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Abkhazian presidential elections to go to second round

26 August 2019
Incumbent President Raul Khadzhimba (left) will likely face Alkhas Kvitsiniya (right) in Abkhazian presidential election run-off.

The latest election had a record number of nine candidates, including the incumbent Raul Khadzhimba, who has held the office since 2014 and ran for the fifth time. Khadzhimba will likely face opposition candidate Alkhas Kvitsiniya in the run-off ‘within two weeks’.

The presidential election in Abkhazia will go to a run-off after no candidate won more than 50% in Sunday’s vote, according to preliminary results from Abkhazia’s Election Administration announced on Monday.

With votes from 97% of precincts counted, the incumbent President Raul Khadzhimba leads with 24% followed by Alkhas Kvitsiniya, chair of opposition Amtsakhara party and the former Vice Mayor of capital Sukhumi (2005–2014), with 22%.

Oleg Arshba

Oleg Arshba, the former Interior Minister and ex-head of State Security Service who was backed by former president Aleksandr Ankvab, came third with slightly less than 22%.

‘Whoever wins second place seems likely to win the second round as those who will transfer their first preference to Khadzhimba are less obvious’, Donnacha Ó Beacháin, Professor of Politics at Dublin City University told OC Media.

In case Khadzhimba is confirmed as president, his running mate Aslan Bartsits, the Chair of the Forum for the National Unity of Abkhazia, will be Abkhazia’s new Vice-President. Kvitsiniya’s running mate is MP Dmitry Dbar.

The turnout, according to the CEC, was 67%.


Tamaz Gogiya, the Chair of CEC, said on 26 August that there was no violation observed during the vote that could have jeopardised the overall result.

The latest presidential run saw a record number of candidates — nine, compared to four and five in previous elections.

Other relatively visible candidates included MP Almas Dzhopua, 40, the youngest among the contenders, yet another former chief of State Security Service Astamur Tarba, former Interior Minister Leonid Dzapshba fielded by Akzaara (‘unity’) party, and former Deputy Prime Minister Shamil Adzinba.

There were also two newcomers: Astamur Kakaliya who actively campaigned for anti-corruption bill on illegal enrichment of government officials, and a history professor Artur Ankvab.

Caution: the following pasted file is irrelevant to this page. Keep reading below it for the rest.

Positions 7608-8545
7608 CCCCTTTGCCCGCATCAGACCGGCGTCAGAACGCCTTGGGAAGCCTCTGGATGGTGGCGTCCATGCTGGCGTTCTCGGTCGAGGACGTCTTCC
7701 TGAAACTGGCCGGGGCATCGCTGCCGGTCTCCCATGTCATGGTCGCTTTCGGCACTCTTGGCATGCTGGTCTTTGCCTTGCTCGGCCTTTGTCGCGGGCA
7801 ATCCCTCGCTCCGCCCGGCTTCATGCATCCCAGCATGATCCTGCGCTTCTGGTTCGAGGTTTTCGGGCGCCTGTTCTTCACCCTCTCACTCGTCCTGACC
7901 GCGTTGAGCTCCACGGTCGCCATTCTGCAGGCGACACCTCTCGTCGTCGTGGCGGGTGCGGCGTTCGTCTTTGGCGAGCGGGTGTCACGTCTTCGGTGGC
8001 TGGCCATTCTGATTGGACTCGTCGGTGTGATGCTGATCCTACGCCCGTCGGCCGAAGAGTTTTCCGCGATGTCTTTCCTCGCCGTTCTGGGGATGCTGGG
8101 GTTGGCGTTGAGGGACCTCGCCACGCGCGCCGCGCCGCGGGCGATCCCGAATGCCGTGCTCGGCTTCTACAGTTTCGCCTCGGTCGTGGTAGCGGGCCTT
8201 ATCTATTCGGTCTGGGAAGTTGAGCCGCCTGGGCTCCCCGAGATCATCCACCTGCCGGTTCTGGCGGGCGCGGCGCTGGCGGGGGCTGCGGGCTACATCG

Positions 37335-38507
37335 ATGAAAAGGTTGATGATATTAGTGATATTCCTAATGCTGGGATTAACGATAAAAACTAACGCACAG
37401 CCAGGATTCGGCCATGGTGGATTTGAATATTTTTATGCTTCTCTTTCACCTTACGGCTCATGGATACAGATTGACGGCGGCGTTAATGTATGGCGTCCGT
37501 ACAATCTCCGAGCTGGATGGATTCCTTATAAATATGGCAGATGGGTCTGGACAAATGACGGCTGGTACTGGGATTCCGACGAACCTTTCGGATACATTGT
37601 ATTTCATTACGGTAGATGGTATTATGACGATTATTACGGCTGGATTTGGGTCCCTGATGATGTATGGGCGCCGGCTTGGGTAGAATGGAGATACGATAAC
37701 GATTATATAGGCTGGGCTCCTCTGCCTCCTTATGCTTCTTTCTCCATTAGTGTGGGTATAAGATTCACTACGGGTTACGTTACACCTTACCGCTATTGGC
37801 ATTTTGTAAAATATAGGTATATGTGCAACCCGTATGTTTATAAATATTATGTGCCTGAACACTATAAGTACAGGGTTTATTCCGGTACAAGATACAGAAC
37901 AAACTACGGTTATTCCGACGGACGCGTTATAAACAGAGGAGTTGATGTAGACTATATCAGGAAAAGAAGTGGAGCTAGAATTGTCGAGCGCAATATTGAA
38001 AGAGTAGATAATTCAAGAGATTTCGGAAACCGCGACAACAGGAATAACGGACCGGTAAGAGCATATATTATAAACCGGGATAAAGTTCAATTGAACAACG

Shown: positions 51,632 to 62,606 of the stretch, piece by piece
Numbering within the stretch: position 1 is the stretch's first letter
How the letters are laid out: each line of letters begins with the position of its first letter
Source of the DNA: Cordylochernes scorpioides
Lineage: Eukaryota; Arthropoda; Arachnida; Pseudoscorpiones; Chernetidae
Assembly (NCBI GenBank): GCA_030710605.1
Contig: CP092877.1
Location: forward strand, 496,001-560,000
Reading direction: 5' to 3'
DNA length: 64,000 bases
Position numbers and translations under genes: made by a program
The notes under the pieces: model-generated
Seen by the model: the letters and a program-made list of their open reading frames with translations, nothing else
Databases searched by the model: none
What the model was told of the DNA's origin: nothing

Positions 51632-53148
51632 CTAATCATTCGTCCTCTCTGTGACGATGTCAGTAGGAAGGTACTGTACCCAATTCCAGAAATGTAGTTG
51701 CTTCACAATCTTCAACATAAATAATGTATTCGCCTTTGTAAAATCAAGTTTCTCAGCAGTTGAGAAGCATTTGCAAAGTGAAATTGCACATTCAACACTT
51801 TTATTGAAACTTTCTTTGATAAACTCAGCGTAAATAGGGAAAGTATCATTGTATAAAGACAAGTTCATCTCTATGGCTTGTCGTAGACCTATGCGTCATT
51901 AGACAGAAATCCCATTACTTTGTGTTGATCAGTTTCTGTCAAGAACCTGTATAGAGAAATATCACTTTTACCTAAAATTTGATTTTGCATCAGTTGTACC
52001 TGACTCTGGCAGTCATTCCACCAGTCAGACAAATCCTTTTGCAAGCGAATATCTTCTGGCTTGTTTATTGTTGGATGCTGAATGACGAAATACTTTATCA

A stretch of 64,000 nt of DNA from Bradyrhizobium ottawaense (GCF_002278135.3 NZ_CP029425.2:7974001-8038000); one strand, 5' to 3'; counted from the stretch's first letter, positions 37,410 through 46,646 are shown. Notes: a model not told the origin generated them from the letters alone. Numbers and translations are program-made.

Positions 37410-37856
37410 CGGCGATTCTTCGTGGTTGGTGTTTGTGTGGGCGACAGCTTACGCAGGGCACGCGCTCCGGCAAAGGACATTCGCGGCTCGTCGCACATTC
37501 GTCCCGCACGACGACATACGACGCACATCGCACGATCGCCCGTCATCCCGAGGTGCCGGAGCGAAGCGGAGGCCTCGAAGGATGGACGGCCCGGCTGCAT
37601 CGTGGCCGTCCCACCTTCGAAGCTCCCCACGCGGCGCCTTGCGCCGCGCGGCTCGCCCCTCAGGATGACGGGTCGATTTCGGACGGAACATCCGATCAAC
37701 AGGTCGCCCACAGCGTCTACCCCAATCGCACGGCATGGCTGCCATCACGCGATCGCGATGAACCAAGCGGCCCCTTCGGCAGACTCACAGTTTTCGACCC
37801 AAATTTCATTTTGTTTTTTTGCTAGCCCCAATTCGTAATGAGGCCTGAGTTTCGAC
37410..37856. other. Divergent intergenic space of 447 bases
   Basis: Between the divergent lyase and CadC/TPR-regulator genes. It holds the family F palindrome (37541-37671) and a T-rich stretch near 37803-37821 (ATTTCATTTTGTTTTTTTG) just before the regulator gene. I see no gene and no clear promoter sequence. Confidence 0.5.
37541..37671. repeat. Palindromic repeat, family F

No women were among presidential and vice-presidential candidates.

All winners in Abkhazia’s second, third, fourth and the previous, fifth presidential elections (2005, 2009, 2011, 2014) managed to avoid a run-off, but none ever garnered over 65% of support.

Observers and reactions outside Abkhazia

According to Abkhazian state-run news agency Apsnypress, 67 international observers — including from Russia, South Ossetia, Donetsk and Luhansk People’s Republics, Nagorno-Karabakh, Transnistria, and Belarus — followed the voting process.

A handful of European observers were headed by Bundestag member from the far-right Alternative for Germany party (AfD), Stefan Keuter. The group also included member of Berlin’s chamber of deputies Gunnar Lindemann (also from AfD) and Patrick Poppel, Director of Austrian Suvorov Institute.

Among the observers, there were also members of international group Friends of Crimea, a Kremlin-supported association aiming at fostering international ‘recognition of the 2014 Crimea referendum’s legitimacy’.

The foreign ministry of Georgia, which never recognised a legitimacy of any elections held in Abkhazia since losing control over it after the 1992–1993 military conflict, denounced the vote on 25 August, calling it ‘another illegal act directed against the sovereignty and territorial integrity of Georgia’.

The election was also condemned by Azerbaijan and Ukraine, and by 15 other western countries, including the UK and the US, in a joint statement.

Also today, on 26 August, Abkhazia marks the anniversary of Russia’s recognition of Abkhazia’s independence in the aftermath of the 2008 August War.

Only four other UN members recognise Abkhazia as an independent state, with the rest of the international community recognising it as a Georgian territory.

Ethnic Abkhaz president and the language issue